Nokia had iPhone, iPad-like prototypes back in the 90s, but didn’t launch any

There’s arguably a lot that’s common to Nokia and Apple. Both of them favor unique, simplistic designs that are easy on the eye and feel good in the hand. If you compare the Lumia series to the iPhone, you’ll see that while they are certainly quite different on a superficial level, minimalism is something that binds the two devices together.



But while Apple has seen its fortunes go on a meteoric rise this decade, Nokia has already reached the pinnacle of popularity and has recently been on a catastrophic downward spiral. There is a reason for that as well – Apple has experimented and failed (remember the frankly awful ROKR phone Apple made with Motorola?), but eventually gotten its act together to create some memorable devices and had solid foundations such as great marketing, retail and manufacturing solutions. Nokia, on the other hand has dragged its feet, choosing to stick with Symbian – an ancient OS by today’s standards – and not updating it (to the Android-like Belle, eventually) till it was already dead and buried. Now, it finds itself inexorably tied with Windows Phone – a new mobile OS with little going its way currently – and having a battle in its hands to convince customers about the benefits of buying its phones from both a hardware and software point of view.

Now, WSJ reports that Nokia chose to sit on prototypes of devices that predated the iPhone and iPad by years, and yet had practically all of the features that make the two Apple products so universally popular. With a corporate culture that laid more stress on research than launching any end product, a huge amount of resources got allocated to multiple teams working on different projects, making all of them compete with each other and thereby thoroughly slowing down the launch process of a product.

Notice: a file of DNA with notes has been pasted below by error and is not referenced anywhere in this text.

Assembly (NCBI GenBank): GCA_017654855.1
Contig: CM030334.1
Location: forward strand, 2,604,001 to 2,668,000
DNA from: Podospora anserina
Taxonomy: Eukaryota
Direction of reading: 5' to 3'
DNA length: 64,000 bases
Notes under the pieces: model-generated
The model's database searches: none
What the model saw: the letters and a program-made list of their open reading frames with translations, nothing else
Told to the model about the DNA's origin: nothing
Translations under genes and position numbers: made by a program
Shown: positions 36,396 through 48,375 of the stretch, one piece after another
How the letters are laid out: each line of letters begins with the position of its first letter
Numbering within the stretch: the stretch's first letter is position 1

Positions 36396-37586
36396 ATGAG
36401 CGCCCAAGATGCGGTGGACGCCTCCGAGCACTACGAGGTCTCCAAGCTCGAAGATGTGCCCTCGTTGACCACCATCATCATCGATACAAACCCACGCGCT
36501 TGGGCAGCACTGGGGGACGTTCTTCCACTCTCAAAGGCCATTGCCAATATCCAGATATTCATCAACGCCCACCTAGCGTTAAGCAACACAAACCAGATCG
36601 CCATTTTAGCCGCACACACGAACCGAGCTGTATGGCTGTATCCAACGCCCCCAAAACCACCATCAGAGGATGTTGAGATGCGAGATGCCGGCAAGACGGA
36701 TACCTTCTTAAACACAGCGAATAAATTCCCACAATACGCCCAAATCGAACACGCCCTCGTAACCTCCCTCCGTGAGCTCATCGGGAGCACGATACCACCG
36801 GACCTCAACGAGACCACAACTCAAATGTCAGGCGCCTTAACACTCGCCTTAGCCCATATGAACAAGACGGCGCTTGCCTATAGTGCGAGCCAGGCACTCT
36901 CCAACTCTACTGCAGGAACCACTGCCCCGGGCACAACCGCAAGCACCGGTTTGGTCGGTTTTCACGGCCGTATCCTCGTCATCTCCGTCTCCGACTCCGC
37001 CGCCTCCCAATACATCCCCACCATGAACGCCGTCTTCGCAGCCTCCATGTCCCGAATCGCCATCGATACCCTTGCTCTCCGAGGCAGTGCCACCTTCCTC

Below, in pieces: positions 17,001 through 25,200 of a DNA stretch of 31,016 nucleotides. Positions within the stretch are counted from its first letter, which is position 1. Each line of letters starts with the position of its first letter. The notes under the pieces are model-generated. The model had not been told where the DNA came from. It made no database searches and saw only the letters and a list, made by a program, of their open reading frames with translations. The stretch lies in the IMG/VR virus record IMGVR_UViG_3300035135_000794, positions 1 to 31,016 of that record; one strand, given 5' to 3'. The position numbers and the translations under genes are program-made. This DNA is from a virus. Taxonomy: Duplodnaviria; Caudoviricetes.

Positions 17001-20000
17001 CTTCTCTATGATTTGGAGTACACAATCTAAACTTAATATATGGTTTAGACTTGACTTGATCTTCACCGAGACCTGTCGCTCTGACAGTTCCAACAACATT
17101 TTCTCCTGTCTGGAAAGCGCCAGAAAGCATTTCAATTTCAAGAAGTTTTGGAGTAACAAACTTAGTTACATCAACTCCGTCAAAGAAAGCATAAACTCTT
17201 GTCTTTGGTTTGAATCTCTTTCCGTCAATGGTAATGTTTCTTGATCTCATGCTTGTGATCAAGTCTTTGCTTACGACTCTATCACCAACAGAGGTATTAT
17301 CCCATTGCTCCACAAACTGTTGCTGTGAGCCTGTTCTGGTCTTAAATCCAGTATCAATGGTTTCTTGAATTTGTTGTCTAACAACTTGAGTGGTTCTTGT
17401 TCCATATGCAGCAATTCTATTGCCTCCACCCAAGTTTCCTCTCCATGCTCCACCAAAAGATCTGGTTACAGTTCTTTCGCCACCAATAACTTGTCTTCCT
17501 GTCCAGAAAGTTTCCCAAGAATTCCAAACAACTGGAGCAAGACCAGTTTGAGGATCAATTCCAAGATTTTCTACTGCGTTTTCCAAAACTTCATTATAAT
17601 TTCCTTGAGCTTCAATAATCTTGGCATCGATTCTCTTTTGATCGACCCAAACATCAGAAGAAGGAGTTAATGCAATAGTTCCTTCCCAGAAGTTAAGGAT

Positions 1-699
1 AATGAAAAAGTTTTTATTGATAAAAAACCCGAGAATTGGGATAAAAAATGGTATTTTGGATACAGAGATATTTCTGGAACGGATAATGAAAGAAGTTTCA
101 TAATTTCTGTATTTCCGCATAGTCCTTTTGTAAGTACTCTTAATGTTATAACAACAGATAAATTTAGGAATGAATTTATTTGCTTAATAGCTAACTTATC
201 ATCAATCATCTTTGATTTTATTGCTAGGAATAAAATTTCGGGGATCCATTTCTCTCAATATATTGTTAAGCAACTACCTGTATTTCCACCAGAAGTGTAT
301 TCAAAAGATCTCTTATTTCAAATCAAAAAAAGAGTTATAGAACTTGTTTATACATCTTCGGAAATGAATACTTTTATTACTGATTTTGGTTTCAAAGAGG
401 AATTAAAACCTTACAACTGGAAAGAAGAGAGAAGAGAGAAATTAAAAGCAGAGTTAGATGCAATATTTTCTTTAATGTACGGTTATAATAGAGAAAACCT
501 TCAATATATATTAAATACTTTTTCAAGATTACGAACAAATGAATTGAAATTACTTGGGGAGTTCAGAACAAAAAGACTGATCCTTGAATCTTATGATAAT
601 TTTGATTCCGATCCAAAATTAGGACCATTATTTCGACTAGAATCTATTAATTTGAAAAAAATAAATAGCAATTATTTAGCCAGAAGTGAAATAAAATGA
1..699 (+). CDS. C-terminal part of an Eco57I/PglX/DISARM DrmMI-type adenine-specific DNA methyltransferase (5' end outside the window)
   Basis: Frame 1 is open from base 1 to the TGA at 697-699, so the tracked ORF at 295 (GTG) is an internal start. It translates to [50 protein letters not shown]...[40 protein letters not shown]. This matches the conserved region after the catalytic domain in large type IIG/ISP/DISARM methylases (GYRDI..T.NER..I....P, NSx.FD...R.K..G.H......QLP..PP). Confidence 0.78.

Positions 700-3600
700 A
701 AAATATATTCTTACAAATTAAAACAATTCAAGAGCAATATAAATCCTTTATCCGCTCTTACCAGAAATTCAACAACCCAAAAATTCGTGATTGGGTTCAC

“More than seven years before Apple Inc. rolled out the iPhone, the Nokia team showed a phone with a color touch screen set above a single button. The device was shown locating a restaurant, playing a racing game and ordering lipstick. In the late 1990s, Nokia secretly developed another alluring product: a tablet computer with a wireless connection and touch screen—all features today of the hot-selling Apple iPad” – WSJ

It certainly is unfortunate that Nokia apparently spent 40 billion euros on research in this decade, an entire 4 times more than Apple, but is currently struggling not to fade away into oblivion.



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